Joseph never returned to France and went on the live in the U.S., England and finally Italy.

It is told that Joseph willed La Peregrina to his nephew, Louis Napoleon, upon his death in 1844. Four years later, Louis Napoleon, also known as Napoleon III, became the first president of France and he used La Peregrina to finance his rise to power by selling the pearl to his friend James Hamilton.

Duke of Abercorn

James was a British nobleman with love on his mind (I mean, this is a Valentine's Day story!). He gifted the pearl to his wife, Louisa. In a memoir many years later, one of their sons tells that the pearl was a source of anxiety for his mother because she was constantly losing it! La Peregrina was still undrilled at this time and it would easily fall out of it setting.

James was appointed the First Duke of Abercorn and the pearl passed along this line. First to his son, the second duke, who had it drilled so his own wife could wear it without fear of losing it. And onward to the third duke who offered it to a London jewelry dealer for auction.

And this is how the pearl ended up in a New York City auction house in 1969.

 A Twist!

But here is an interesting part of the story. As the curators were preparing for the auction in 1969, members of the Spanish royal family contacted them to let them know they were not selling La Peregrina. They couldn’t sell it. It was in the collection of the aging queen, Victoria Eugenie, widow of King Alfonso, XIII, who was exiled in Switzerland.

Okay, let's take a moment to marvel at this woman and all of her pearls. I love it!! Among all those necklaces, do you see the large pearl drop on a chain? This is the pearl she claims to be La Peregrina.

It's A Fight

A heated argument ensued and experts and auction executives held emergency meetings. What pearl were they about to auction off and where was the real La Peregrina? Finally, Sothebys authenticated La Peregrina as the real pearl. (At least, so they claim.)

Queen Victoria Eugenie died months later, believing her pearl was the true Peregrina. Experts disagreed with her. Despite the controversy, the sale proceeded, and Burton got the gem for Taylor.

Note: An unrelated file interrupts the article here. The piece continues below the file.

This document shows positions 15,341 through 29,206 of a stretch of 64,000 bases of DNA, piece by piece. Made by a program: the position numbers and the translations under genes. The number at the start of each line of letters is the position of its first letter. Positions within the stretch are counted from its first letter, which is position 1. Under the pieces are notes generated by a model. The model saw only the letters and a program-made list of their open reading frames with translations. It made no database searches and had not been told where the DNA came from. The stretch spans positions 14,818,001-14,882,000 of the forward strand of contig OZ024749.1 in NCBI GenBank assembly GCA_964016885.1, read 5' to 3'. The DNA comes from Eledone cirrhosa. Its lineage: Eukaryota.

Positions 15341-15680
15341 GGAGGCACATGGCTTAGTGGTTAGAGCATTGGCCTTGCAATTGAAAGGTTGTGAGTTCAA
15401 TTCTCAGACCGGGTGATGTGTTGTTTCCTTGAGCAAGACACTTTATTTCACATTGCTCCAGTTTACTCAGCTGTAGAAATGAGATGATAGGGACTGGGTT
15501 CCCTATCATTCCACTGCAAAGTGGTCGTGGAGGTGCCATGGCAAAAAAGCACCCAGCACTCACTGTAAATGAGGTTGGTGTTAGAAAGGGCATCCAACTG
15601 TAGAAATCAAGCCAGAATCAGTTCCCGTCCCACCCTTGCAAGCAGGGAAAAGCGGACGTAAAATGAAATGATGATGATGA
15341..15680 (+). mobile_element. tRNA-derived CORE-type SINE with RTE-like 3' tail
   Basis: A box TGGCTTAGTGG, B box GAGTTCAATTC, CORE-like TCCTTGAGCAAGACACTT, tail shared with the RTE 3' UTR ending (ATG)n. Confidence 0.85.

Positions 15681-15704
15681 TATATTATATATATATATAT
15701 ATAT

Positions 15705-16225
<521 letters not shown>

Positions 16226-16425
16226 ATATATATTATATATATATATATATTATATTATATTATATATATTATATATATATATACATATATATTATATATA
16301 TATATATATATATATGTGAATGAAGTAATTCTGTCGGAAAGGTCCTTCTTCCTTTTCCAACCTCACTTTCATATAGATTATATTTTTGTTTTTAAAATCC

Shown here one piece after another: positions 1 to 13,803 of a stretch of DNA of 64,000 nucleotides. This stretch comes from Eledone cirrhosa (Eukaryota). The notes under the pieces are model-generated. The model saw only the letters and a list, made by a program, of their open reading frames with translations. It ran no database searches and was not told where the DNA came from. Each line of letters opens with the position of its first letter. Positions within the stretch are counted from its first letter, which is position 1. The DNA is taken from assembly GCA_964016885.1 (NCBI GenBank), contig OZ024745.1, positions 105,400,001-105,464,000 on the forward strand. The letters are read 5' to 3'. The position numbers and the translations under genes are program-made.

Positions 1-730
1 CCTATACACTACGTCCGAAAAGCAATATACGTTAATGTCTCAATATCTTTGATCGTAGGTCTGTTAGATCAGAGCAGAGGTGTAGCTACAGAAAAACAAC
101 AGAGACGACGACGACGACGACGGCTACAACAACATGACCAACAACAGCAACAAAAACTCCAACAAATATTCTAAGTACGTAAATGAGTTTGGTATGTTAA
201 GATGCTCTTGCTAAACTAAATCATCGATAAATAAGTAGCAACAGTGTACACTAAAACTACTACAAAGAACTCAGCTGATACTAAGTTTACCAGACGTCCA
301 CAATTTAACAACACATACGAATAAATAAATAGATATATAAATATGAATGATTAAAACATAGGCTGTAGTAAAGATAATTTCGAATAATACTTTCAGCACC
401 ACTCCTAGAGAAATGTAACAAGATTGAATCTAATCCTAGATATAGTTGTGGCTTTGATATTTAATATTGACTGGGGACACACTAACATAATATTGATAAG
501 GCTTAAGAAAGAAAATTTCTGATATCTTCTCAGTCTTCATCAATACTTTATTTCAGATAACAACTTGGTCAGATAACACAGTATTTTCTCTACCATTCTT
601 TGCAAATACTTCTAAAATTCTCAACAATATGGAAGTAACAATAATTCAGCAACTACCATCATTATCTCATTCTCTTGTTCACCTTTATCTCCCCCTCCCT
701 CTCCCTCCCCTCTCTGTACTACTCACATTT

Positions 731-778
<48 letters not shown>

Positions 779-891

1969 (Collection Christophel/Alamy)

By February, Richard Burton was exposed as the buyer when he presented The Pearl to Elizabeth Taylor. At the time, the pearl was set as a pendant on a simple pearl chain. Taylor loved the pearl and wore it in her cameo roll in an of 1000 days. She loved wearing it both in public and on film sets.

In the early 1970s, she decided to have a new setting to showcase La Peregrina. She needed to go bigger! Her inspiration came from the portrait of Mary I, Queen of Scots.

She brought photographs and sketches with her to Cartier, who began working on the new necklace. And here is how La Peregrina ended up:

Long after her marriages to Burton, Elizabeth Taylor cherished this necklace. The love may not have lasted but the pearl lived on! She enjoyed wearing it for 40 years! 

The necklace was displayed in public for the first time at Christie’s in 2002 and again at the Smithsonian in 2005. When Elizabeth Taylor passed away in March 2011 the necklace was auctioned off at Christie’s in New York.

It sold for more than $10.5 million and the owner of the necklace is once again anonymous. 

Maybe, just maybe, it was another gift for Valentine's Day!

Y'all have a great day and remember to Be A Burton! Or maybe, just maybe, Keep the Pearl After Burton! Maybe that is the true story here! Keep the pearl, Pearl Girls!! Love you!!